Windows 8 First Impressions for CIOs and IT Pros

Microsoft's new operating system has received mixed early reviews. Get past the missing Start menu and the 'ribbonized' File Explorer, though, and you'll likely find a faster OS that should make workers more productive -- especially if you give them new Windows 8 tablets.

By Jonathan Hassell
Wed, October 10, 2012

CIO — The Web has been abuzz with mixed reviews of Windows 8, Microsoft's latest client operating system, which will be available on Oct. 26. It's a departure, at least initially, from the staid user interface that has been with us, in one incarnation or another, since Windows 95. As always, first impressions aren't always the same as lasting impressions.

I was quite critical after my first couple of days with Windows 8. I found that many of the changes to the operating system's design really degraded my initial experiences using it. I even commented at one point on Twitter, "I'm in IT and I failed the Aunt Minnie test," referring to a process of activating the OS that used to be simple but seemed needlessly convoluted mainly because of changes in how you access the Control Panel and its options.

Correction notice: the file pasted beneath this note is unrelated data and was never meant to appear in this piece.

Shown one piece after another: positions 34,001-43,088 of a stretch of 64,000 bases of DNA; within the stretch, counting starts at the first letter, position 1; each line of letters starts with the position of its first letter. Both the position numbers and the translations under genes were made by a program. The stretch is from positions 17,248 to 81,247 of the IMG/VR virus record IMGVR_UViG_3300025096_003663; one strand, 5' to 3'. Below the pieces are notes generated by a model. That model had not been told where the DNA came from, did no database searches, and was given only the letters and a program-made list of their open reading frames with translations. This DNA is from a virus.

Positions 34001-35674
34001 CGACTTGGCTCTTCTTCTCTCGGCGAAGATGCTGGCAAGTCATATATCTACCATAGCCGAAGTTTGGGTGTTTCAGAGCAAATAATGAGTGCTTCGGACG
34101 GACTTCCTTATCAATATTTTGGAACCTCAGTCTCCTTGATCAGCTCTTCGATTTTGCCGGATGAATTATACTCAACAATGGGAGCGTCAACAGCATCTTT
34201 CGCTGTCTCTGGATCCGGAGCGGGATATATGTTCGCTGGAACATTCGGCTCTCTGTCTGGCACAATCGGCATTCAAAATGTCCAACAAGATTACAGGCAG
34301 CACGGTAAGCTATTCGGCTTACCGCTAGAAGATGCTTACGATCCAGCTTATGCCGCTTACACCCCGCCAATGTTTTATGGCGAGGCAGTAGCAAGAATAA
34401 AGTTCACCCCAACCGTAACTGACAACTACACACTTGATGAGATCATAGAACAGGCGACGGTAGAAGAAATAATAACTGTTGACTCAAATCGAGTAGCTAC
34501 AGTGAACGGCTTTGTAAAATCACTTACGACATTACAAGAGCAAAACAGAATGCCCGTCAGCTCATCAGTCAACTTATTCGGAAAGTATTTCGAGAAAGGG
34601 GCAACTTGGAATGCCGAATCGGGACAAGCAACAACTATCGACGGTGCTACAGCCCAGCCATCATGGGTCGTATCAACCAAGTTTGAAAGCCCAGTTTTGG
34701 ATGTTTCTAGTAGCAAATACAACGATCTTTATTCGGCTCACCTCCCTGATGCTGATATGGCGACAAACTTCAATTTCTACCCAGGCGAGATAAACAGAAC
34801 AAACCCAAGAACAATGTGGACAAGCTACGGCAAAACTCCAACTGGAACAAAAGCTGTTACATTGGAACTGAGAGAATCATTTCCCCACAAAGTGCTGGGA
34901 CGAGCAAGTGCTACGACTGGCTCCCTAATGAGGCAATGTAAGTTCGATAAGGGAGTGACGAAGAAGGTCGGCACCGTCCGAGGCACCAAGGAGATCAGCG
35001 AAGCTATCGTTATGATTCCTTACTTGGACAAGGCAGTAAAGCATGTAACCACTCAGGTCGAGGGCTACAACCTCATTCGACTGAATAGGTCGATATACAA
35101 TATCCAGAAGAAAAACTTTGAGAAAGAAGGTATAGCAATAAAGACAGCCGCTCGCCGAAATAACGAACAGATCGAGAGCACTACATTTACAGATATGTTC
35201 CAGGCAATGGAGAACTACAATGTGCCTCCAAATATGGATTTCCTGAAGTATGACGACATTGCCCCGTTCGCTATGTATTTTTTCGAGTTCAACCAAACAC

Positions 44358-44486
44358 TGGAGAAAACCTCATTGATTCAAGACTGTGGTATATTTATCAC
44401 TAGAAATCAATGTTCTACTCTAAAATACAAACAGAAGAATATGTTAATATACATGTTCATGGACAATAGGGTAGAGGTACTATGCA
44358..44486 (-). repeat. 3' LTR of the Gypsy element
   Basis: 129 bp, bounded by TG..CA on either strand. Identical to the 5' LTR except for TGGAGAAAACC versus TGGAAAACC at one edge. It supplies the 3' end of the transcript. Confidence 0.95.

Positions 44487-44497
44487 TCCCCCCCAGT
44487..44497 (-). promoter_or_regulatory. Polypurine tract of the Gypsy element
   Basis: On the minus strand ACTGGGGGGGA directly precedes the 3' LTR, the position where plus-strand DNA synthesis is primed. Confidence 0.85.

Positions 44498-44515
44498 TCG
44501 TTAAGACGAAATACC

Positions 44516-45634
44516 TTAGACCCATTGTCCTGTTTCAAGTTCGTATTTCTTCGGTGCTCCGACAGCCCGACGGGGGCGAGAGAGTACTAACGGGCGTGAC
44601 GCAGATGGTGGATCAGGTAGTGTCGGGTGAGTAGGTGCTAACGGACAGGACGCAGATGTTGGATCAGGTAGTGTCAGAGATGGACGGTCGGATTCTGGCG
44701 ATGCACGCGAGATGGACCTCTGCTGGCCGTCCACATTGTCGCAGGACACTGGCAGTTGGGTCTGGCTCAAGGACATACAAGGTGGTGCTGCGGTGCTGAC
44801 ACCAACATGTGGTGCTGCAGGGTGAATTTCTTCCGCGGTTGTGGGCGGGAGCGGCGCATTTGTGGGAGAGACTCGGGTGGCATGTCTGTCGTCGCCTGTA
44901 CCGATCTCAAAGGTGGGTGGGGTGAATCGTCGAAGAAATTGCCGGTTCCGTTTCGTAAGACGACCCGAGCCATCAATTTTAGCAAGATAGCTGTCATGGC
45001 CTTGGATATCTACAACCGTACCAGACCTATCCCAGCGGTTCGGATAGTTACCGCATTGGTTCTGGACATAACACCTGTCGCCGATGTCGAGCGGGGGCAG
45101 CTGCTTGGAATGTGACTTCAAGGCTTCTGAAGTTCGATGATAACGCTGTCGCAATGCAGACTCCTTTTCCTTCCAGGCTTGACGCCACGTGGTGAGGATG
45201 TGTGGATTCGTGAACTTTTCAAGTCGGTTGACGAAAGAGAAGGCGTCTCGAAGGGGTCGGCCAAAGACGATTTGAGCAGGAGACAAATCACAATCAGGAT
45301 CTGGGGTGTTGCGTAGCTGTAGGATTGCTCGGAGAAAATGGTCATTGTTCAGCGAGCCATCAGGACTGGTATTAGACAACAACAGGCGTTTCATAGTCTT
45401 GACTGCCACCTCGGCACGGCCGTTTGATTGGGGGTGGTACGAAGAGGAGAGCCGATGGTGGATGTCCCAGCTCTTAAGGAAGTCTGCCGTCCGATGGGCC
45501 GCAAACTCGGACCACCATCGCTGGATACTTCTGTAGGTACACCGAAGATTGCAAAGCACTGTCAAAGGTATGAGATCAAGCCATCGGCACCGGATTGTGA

Windows 8 logo

I apparently had a faulty installation as well, since I experienced several hardware glitches, and even the software seemed unstable. For instance, after installing the .NET Framework 3.5 so I could load the latest Quicken 2012 release on my machine, all Metro—sorry, "Windows 8 style UI"—apps simply stopped working. Mail, Calendar, People and other apps available out of the box with the Windows 8 release version simply loaded, froze, and then closed.

I was so frustrated that, after about 72 hours, I reverted to Windows 7 via a backup I had made. However, I had a nagging feeling that I hadn't given the new operating system a fair try, so I re-installed the OS and re-committed to using it for an extended period.

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That was several weeks ago. I am somewhat pleased to report that, after a three- to five-day acclimation period, I have come to like Windows 8. I definitely appreciate some features and conveniences that are present in the new version that weren't in previous versions, and I've come to live with some of the changes that I don't find useful or pleasing. Some of these impressions have takeaways that are important for businesses considering an upgrade or a desktop OS refresh. Here are a few conclusions Ive reached after my first few weeks using Windows 8.

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